Some people think too much
Wow, sounds like you two were soul mates. This does happen and it happened to you. A man or woman really only has room for one true love at any one time. Men are monogamous however and can have one true love and the others, physical play things. A good man commits and stays with just one woman out of sense of duty, but that’s not instinctive.
I knew an attorney years ago who had been married a few times and told me he was never getting married again; he would just find a bitch he hated every three years and buy her a house...
I don’t want to get too personal, redangus... but does your current wife know of your feelings and the letter? If she does... she must adore you. Not all women would be quite understanding of that particular situation. IMHO
"My first wife died. My second wife ... wouldn't
Having been a second wife twice over, it is a huge relief to me that my present husband, Michael Howard to whom I have been happily wed for 37 years had never before been married.
Mr. Howard is quite a gambler!
For me the answer is no but my case is a little different. My first wife was murdered right before she was to have our first child 45 years ago in Louisville, KY. Right now I am on my fifth marriage and it is more for convenience than anything else. The two songs I relate to most are Bob Seger’s “Against the Wind” and Meatloaf’s “Two Out of Three Ain’t Bad”
My first wife is the only woman I ever loved or wanted to love. Everything since has just been grating noise. I haven’t seen her in 30 years but we speak and write frequently. She’s my best friend and I can’t imagine life without her.
You could say the same thing about ‘puppy love’ and ‘first love’
Get over it already...lol
(spoken as the second wife :>)... 29 years
“My first wife was murdered right before she was to have our first child 45 years ago in Louisville, KY.”
Gees, Louise. I am so sorry.
The great love of my life was an unconscious choleric and the 24 years we spent together could best be described as a power struggle. But I continue to love her unquestionably. What is sad is how many times a divorce tends to awaken and rectify many character flaws, yet the spouses will not 'take another look' at the 'improved other'. It's all very Jungian don'tchaknow.
“It is often the case that we men are in love with the projection we have made upon a gal who caught our fancy.”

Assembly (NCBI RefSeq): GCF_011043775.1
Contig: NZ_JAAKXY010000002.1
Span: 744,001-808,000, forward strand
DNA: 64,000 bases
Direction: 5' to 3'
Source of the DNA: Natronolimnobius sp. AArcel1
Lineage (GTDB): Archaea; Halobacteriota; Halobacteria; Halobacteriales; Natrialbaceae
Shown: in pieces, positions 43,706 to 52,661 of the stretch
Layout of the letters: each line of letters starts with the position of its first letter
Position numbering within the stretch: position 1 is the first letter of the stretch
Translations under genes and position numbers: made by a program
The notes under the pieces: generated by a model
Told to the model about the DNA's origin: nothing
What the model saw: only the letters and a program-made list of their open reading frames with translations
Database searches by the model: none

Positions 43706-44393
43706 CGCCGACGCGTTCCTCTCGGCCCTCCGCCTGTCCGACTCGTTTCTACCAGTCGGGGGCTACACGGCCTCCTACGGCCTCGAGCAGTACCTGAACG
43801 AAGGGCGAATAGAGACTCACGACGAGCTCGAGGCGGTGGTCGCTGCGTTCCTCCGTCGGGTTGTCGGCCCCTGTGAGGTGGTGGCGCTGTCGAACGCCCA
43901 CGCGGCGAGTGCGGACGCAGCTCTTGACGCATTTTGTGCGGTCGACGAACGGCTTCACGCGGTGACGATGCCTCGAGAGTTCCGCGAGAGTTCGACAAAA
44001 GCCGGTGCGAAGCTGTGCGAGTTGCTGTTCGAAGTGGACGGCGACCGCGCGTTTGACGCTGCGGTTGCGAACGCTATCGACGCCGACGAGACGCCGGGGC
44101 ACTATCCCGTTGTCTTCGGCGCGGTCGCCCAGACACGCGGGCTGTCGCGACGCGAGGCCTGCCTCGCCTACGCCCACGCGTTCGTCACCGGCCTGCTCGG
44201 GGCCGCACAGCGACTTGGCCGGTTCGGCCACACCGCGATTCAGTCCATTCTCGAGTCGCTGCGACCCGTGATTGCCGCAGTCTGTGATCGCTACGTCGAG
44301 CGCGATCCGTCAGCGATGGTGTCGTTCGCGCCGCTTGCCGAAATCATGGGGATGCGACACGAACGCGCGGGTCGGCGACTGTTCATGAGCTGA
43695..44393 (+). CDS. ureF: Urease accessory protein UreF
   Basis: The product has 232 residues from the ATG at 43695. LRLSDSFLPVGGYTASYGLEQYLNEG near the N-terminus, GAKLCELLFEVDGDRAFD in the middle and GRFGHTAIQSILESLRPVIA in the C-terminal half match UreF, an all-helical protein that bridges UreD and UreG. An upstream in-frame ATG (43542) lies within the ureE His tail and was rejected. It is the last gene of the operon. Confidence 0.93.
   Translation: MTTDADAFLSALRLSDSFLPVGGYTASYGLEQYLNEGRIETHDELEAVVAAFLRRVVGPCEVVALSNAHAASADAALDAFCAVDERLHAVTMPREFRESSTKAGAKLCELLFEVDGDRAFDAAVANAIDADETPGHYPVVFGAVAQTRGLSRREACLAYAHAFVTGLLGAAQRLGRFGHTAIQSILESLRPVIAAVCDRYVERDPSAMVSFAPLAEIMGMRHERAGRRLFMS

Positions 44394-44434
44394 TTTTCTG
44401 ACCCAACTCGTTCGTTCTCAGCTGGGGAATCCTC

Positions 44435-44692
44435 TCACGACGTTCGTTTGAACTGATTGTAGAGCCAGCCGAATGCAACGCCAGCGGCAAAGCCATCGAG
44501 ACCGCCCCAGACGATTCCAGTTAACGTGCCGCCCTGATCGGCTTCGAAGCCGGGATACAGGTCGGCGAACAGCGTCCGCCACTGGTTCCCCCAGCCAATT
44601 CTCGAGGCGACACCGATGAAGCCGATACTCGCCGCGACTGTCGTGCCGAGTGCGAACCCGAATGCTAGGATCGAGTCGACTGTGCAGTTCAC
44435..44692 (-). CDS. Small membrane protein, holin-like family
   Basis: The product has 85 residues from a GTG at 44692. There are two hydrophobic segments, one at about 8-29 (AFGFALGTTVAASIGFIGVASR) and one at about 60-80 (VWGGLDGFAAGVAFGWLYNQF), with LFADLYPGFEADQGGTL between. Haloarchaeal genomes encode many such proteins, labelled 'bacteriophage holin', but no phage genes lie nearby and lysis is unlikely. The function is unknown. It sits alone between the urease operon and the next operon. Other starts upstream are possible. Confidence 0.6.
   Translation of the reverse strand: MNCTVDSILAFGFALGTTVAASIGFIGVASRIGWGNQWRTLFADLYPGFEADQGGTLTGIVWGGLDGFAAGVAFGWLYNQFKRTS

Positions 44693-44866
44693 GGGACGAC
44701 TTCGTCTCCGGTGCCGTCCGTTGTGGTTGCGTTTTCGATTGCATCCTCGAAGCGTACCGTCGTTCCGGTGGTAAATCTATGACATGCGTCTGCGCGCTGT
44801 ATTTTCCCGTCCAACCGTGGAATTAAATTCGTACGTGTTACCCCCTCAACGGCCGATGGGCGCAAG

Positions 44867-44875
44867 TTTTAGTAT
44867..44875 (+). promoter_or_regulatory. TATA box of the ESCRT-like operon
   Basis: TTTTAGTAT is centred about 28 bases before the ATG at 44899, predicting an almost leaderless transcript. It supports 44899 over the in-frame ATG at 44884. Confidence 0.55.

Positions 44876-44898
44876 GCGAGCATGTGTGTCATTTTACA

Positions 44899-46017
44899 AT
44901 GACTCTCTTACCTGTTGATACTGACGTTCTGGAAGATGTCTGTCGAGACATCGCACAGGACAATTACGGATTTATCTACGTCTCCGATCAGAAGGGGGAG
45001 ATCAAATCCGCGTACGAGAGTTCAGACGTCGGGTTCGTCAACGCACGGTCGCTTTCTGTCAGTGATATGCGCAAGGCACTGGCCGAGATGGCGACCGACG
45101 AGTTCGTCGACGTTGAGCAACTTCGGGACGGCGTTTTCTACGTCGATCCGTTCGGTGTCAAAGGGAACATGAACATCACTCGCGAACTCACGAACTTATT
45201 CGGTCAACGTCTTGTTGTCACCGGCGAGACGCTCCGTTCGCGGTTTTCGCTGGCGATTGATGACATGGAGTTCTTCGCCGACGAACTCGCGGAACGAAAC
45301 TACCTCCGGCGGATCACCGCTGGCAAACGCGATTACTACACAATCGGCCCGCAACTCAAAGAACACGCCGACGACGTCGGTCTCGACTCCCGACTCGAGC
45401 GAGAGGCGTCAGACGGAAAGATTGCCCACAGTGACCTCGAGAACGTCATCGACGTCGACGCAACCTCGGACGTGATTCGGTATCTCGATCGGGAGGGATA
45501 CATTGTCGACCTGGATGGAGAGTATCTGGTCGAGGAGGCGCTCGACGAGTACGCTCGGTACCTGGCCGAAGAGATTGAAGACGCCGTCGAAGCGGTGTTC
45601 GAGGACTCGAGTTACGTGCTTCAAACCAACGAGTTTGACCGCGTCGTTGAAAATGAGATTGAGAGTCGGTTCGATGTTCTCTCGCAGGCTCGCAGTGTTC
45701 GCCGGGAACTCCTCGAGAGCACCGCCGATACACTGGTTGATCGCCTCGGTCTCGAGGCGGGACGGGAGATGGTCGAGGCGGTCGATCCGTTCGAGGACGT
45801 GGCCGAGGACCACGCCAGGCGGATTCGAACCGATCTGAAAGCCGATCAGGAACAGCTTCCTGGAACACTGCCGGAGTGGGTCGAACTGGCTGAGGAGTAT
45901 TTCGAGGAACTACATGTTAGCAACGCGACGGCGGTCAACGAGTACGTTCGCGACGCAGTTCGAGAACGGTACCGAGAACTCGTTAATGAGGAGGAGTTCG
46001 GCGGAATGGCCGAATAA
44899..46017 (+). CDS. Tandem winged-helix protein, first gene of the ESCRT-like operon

That was my take too. They can continue to love the idealized “vision” of their ex, when reality is very different.
Or start, in some cases.
If he wants good mental health he does. Hating will sprout a root of bitterness, and a root of bitterness poisons everything in life until it is removed, often through difficult psychoanalysis.
If you can't live without me, then why ain't you dead?
I agree completely.
How interesting. I would ask for more info, but of course I don’t want to pry.
A few years after my divorce, I was led to the Lord by a friend. Shortly after, I took an inventory of myself and confessed my bitterness, realizing that it was based in fear.
I didn't have it in me to forgive because I hated her so much. But I knew it was God's will for me to do exactly that. So I confessed to him that I did not have it in me to forgive, but I acknowledged His will and ask Him to give me that ability. next, I started to pray for her, asking God to bless her. To make a long story short, I found that ability to forgive, and was delivered from the bitterness. In the end, she ended up getting saved too. She now goes to the same church I go to, and the kicker is that she has asked my current wife to be her spiritual mentor.
God is so awesome!
Somebody That I Used to Know
Yes, but it doesn’t mean that I ever want to live with her again. I’m way too old for that kind of aggravation and she hasn’t changed a bit.
It all depends. If the divorce is because the ex was abusive, controlling, and hateful, and the husband left because things had become intolerable and all his efforts to find a less disruptive resolution had failed, then that husband probably has no love at all for the ex.
If the divorce came because the two simply drifted apart, then yeah, there are probably still the embers of feelings there.